When Will Public Schools Get Better?

Though aspects of public education have improved in recent years, action on some of the most significant needs may be a long way off.

Ask Paul Herdman about the status of school reform in Delaware, and he delivers a blunt and direct assessment.

“I’m probably more bullish than some,” the CEO of the education-oriented Rodel Foundation says, “but I’d say we got more done in the last 10 years than we had in the previous 30.”

The previous 30 were years that many Delaware parents and educators were quite pleased to put in the rearview mirror, as those three decades encompassed the turmoil of court-ordered desegregation in northern New Castle County followed by feelings of disappointment or “I told you so” when the hoped-for academic improvement of low-income children failed to materialize countywide. The period culminated with a near return to an older, still-unacceptable state of affairs through laws that mandated neighborhood schools and choice programs.

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In that context, it was easy to find hope, if not optimism, in 2006 when Rodel was part of a coalition of education, government, business and civic leaders that created a school reform plan called Vision 2015 and a group called the Vision Coalition to nudge it forward.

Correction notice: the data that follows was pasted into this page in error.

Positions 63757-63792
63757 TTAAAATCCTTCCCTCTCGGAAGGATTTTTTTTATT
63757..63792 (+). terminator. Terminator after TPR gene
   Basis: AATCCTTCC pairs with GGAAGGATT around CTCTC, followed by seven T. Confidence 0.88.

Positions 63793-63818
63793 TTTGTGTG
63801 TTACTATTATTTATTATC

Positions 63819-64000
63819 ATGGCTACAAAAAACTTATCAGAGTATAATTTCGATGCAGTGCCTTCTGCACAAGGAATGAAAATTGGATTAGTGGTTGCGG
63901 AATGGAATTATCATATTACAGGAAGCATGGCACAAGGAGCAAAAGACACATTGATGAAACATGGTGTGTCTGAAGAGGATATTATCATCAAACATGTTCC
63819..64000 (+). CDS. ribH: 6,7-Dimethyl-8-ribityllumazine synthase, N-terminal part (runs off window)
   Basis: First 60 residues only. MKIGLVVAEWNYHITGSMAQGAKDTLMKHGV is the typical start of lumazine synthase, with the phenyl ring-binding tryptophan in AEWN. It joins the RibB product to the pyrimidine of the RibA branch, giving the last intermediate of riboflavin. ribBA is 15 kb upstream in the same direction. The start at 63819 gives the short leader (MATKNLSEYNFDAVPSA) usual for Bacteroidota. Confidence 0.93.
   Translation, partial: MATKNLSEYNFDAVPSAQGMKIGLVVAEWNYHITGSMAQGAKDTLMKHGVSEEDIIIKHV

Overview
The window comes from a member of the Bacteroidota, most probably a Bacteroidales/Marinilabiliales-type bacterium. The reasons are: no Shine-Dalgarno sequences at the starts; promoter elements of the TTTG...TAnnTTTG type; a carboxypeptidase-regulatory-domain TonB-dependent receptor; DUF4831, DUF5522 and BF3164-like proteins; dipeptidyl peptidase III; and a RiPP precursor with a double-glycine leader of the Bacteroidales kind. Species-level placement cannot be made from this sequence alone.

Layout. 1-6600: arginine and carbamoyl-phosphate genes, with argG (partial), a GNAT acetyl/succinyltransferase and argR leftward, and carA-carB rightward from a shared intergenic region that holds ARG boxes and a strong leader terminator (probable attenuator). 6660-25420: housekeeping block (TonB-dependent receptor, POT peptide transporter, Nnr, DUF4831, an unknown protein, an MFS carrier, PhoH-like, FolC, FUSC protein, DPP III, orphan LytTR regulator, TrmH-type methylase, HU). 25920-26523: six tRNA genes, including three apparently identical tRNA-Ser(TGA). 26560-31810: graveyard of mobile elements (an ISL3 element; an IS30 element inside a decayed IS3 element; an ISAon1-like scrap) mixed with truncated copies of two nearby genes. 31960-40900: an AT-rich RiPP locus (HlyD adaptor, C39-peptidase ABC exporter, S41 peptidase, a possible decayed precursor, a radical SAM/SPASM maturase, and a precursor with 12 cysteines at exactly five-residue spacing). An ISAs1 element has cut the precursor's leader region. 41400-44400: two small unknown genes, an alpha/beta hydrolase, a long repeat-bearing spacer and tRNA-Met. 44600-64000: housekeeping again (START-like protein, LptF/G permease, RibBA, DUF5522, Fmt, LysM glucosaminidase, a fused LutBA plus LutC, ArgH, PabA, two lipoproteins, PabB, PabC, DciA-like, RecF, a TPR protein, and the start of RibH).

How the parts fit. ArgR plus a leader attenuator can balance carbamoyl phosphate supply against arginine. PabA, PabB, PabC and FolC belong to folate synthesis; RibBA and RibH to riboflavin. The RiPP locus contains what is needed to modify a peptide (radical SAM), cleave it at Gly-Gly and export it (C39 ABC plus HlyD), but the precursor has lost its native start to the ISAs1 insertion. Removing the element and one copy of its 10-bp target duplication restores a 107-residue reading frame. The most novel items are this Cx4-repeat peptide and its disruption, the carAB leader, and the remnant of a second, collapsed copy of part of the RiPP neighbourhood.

Since then, students and educators have confronted a dizzying array of acronyms associated with improving and assessing educational performance. It started with NCLB, for the Bush administration’s No Child Left Behind. Then came RTTT—Race to the Top—an Obama administration competitive grant program that brought $119 million to Delaware. And now there’s ESSA, for the Every Student Succeeds Act, another federal initiative for which the state is now completing yet another big-picture plan.

On the testing front, there was DSTP, the Delaware State Testing Program, followed by DCAS, the Delaware Comprehensive Assessment System. With adoption of the Common Core academic standards, students are adjusting to a new testing program called Smarter Balanced as a new acronym has moved to the fore. WEIC, the Wilmington Education Improvement Commission, is now pushing not only to improve education delivery in the state’s largest city, but also to increase funding to serve the neediest children throughout the state.

Over the past decade, the Vision Coalition has hung around, but its Vision 2015 has been superseded by a plan called Vision 2025. 

The conclusion is obvious: Some goals were achieved, but others were not.